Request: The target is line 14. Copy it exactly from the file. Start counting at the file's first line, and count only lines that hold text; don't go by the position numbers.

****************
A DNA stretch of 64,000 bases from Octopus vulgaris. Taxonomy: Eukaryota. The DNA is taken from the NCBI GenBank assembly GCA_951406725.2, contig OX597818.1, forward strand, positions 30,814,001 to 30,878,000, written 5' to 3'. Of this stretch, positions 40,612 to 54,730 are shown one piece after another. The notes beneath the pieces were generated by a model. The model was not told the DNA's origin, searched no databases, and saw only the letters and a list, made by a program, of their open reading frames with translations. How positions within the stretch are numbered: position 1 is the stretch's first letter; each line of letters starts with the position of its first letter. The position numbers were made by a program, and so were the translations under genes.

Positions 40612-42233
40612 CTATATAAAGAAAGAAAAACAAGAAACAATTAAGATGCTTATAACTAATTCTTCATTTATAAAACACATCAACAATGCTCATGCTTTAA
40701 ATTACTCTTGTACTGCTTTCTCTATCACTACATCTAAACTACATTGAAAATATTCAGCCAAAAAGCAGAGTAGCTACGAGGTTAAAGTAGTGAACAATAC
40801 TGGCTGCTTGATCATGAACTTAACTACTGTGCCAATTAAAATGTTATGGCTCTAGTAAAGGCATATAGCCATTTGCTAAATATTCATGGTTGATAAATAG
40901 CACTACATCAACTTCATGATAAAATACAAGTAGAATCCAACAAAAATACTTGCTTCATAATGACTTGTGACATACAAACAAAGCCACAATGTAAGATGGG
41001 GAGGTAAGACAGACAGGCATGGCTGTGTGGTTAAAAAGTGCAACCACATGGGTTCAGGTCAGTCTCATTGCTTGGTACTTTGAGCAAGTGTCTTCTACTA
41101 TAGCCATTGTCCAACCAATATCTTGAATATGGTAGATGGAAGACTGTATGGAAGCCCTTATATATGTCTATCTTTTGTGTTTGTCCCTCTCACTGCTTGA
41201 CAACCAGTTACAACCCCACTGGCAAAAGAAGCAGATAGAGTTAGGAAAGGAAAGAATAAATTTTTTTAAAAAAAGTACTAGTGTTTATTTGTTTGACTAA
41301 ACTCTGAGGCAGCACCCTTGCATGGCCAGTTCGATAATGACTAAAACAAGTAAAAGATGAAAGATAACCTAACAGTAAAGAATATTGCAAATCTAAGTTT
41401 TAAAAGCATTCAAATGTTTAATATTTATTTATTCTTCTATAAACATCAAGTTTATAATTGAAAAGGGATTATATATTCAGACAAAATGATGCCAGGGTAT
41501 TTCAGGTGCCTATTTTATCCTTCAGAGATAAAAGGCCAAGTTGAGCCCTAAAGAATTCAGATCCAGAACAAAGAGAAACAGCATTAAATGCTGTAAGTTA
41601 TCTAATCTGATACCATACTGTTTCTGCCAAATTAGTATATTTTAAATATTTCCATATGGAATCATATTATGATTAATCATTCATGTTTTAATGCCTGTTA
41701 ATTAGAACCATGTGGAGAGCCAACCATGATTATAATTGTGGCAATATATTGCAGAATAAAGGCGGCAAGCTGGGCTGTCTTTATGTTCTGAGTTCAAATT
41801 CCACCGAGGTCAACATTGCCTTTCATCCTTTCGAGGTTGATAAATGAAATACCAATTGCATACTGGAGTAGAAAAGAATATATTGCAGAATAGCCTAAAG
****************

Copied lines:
41701 ATTAGAACCATGTGGAGAGCCAACCATGATTATAATTGTGGCAATATATTGCAGAATAAAGGCGGCAAGCTGGGCTGTCTTTATGTTCTGAGTTCAAATT